A Face Behind the Numbers: A Patient’s Perspective on the First-ever International MPN LANDMARK Survey
Dec 05, 2016
By Tina F.
Tina lives near Florence, Italy. She was diagnosed with myelofibrosis in 2007 at the age of 43.
On the outside, I look like a healthy, happy individual. But what is hidden under the surface is my challenge living with myelofibrosis (MF), one of a group of incurable, rare blood cancers called myeloproliferative neoplasms or “MPNs.” MPNs, which also include polycythemia vera (PV) and essential thrombocythemia (ET), are life-threatening cancers that are characterized by a disruption in normal blood cell production and regulation, which can lead to a variety of burdensome symptoms such as fatigue, night sweats, bone/joint pain and more. If these symptoms are not adequately monitored and treated, patients with an MPN may experience a significantly higher disease burden and, in MF and PV, the diseases can progress rapidly, eventually becoming fatal.
Living with a life-threatening blood cancer such as an MPN can take a toll on patients, their quality of life as well as their loved ones, but often to different degrees and in different ways. To better understand the challenges patients with an MPN have to face, and how they can improve dialogues with their healthcare professionals to improve management of their diseases, I became a patient representative on the steering committee for the first-ever international MPN LANDMARK Survey conducted by Novartis*. The survey included nearly 700 patients across six countries and four continents. Participants were asked questions about emotional well-being, quality of life, activities of daily living and work productivity.
This survey was particularly important to me since I know firsthand how difficult it can be to convey what I’m going through to others. During the first few months after my diagnosis I felt scared and alone – I had never heard of MPNs, and my initial research made me feel worried and confused. Like me, approximately one-third of patients in the study reported feeling anxious or worried about their disease, unsure of what radical life changes the future may hold.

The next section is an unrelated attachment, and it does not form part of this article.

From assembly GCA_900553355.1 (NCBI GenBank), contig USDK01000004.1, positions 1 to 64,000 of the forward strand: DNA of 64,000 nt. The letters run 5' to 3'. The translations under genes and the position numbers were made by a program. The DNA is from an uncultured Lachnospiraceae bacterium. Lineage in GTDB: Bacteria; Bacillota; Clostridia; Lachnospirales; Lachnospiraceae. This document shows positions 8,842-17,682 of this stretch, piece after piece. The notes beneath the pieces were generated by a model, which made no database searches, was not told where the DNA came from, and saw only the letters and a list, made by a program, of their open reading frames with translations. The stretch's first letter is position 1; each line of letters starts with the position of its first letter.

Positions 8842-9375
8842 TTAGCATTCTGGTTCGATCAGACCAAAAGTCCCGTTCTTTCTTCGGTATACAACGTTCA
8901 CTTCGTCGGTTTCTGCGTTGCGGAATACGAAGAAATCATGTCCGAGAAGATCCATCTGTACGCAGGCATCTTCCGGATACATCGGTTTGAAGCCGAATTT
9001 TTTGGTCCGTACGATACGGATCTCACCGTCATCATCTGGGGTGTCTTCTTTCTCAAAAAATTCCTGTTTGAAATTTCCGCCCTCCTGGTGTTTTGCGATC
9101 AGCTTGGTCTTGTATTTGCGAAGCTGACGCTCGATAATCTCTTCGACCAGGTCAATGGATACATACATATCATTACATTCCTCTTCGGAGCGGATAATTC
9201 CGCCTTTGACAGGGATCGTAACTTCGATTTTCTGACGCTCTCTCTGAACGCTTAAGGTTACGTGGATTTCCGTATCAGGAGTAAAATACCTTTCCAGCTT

In addition to the emotional impact of an MPN diagnosis, many also notice changes to their habits and routines. According to the survey, patients noted a 35% impairment on their capacity to work, with employed patients often having to miss workdays due to a problem related to their disease. Further, patients reported that their disease negatively impacted their ability to complete daily activities by 40%. Although to a lesser extent than many of my fellow patients, I too notice the limitations that my disease creates on a day-to-day basis; the blood thinner medication I take to manage and prevent blood clots, one of the possible complications of MF, occasionally limits my daily activities and I have to plan my calendar around blood work appointments and frequent checkups with my hematologist.
What has helped me cope with living with an MPN has been adding a positive focus to the disease and finding ways to educate myself so I am better prepared to explain and speak to others about what I am going through. My hope is that this survey better explains the emotional and physical burden of living with an MPN so newly diagnosed patients feel less alone, physicians can better tailor treatments to help optimize the patient’s quality of daily life and loved ones will better understand what life is like with these life-threatening diseases.
*The results of the international MPN Landmark Survey were presented for the first time at the 58th American Society of Hematology (ASH) Annual Meeting (Abstract #4267, 12/5/16 6:00 PM PDT)